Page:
Original Research ARTICLE
Public opinions on strategies for managing stray cats and predictors of opposition to trap-neuter and return in Brisbane, Australia
- 1Australian Pet Welfare Foundation, Australia
- 2School of Veterinary Science, University of Queensland, Australia
A survey of Brisbane residents was undertaken to investigate community attitudes towards urban stray cats and their management. Surveys were distributed to 84 medical and dental practices across Brisbane City, and were completed by 305 patients and staff. Practices were targeted to achieve a sample of respondents from a representative distribution of socioeconomic backgrounds. After being informed about trap, neuter, and return (TNR) programs for management of urban stray cats, most respondents (79%), chose TNR as their preferred management strategy, while a lesser proportion (18%) expressed a preference to continue the current Brisbane City Council lethal control program (catching and culling approximately 1000 cats annually), and 3.4% selected to leave the cats alone. Differences in beliefs and attitudes towards urban stray cats as a function of demographic variables were investigated. Statistical analyses indicated that respondents who were male, older, non-cat owners, those who believed euthanasia of stray cats was humane, and that urban stray cats spread disease to humans were significantly more likely to express a preference for lethal control, as opposed to non-lethal population management. Recommendations are proposed to disseminate information to mitigate concerns or negative beliefs where warranted, based on these findings. Ultimately, findings from this study demonstrate that current Queensland legislation does not reflect public views and opinions on stray cat management and should be reviewed. Formal research evaluating the efficacy of TNR programs for urban stray cats in Australia would be in the public interest.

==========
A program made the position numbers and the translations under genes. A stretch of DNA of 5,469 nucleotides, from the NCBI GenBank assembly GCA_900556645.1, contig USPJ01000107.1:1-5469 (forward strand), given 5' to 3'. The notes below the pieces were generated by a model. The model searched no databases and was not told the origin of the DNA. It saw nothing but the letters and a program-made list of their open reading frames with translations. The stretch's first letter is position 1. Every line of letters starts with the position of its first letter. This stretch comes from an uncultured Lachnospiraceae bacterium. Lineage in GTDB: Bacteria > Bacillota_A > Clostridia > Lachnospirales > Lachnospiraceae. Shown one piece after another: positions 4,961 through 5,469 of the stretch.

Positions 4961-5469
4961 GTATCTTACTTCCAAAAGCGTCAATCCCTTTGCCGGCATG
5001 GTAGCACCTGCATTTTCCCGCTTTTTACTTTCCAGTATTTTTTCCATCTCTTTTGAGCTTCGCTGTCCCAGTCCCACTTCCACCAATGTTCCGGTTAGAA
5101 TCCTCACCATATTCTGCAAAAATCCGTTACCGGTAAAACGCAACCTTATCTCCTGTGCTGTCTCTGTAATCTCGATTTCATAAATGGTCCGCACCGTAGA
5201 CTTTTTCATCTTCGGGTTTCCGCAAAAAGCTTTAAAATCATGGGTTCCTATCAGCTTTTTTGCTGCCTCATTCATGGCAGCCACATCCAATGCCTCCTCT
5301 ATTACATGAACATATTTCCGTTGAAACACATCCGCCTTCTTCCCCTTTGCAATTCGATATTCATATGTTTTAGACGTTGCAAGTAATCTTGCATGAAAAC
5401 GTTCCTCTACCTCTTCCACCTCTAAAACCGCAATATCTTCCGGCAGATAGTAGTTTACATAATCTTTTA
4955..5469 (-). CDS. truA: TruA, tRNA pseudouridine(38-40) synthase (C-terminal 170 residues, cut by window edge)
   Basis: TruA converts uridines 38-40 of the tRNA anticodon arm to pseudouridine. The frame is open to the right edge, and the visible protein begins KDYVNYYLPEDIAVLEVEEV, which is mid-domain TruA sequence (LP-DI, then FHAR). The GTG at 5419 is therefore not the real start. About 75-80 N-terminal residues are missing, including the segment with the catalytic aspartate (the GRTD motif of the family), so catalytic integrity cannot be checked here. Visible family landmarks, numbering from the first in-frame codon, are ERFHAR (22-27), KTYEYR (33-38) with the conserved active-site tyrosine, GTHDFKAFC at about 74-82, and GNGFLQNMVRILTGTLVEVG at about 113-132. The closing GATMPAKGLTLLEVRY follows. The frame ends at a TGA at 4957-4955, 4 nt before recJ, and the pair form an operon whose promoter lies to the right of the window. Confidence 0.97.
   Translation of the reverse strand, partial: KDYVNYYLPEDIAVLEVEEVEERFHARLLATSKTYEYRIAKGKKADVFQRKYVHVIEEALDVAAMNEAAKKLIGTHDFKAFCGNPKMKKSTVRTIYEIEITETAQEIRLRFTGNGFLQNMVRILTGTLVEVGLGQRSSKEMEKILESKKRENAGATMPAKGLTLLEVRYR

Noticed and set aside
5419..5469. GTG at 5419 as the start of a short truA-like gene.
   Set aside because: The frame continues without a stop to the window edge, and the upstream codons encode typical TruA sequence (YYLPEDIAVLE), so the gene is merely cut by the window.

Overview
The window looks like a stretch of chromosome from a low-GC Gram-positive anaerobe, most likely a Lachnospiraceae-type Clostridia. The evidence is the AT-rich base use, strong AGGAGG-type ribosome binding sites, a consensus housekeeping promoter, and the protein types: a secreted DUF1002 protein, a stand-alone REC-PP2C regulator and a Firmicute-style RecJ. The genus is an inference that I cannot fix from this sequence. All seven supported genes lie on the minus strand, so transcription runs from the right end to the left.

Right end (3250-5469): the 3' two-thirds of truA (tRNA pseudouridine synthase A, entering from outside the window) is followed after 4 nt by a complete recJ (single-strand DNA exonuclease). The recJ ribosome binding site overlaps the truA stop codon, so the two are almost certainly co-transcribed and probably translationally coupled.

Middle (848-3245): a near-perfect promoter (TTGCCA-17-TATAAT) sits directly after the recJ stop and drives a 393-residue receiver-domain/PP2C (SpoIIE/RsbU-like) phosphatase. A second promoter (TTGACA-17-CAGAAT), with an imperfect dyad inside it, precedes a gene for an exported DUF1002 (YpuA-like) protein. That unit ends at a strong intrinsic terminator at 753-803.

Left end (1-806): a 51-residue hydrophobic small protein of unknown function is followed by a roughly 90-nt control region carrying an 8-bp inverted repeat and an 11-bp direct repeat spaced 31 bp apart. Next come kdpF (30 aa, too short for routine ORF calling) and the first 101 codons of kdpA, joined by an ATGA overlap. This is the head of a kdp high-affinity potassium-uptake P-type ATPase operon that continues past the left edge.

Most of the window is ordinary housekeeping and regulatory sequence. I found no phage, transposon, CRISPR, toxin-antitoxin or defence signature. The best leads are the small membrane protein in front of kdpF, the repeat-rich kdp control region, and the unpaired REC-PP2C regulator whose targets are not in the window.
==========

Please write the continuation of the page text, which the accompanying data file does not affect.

Keywords: TNR program, urban stray cat, Sterilize, Euthanasia, Public opinions
Received: 13 Aug 2018;
Accepted: 31 Oct 2018.
Edited by:Geoffrey Wandesforde-Smith, University of California, Davis, United States
Reviewed by:Judith L. Stella, Animal and Plant Health Inspection Service (USDA), United States
Susan Hazel, University of Adelaide, Australia
Copyright: © 2018 Rand, Fisher, Lamb and Hayward. This is an open-access article distributed under the terms of the Creative Commons Attribution License (CC BY). The use, distribution or reproduction in other forums is permitted, provided the original author(s) and the copyright owner(s) are credited and that the original publication in this journal is cited, in accordance with accepted academic practice. No use, distribution or reproduction is permitted which does not comply with these terms.
* Correspondence: Prof. Jacquie Rand, Australian Pet Welfare Foundation, Brisbane, Australia, email@example.com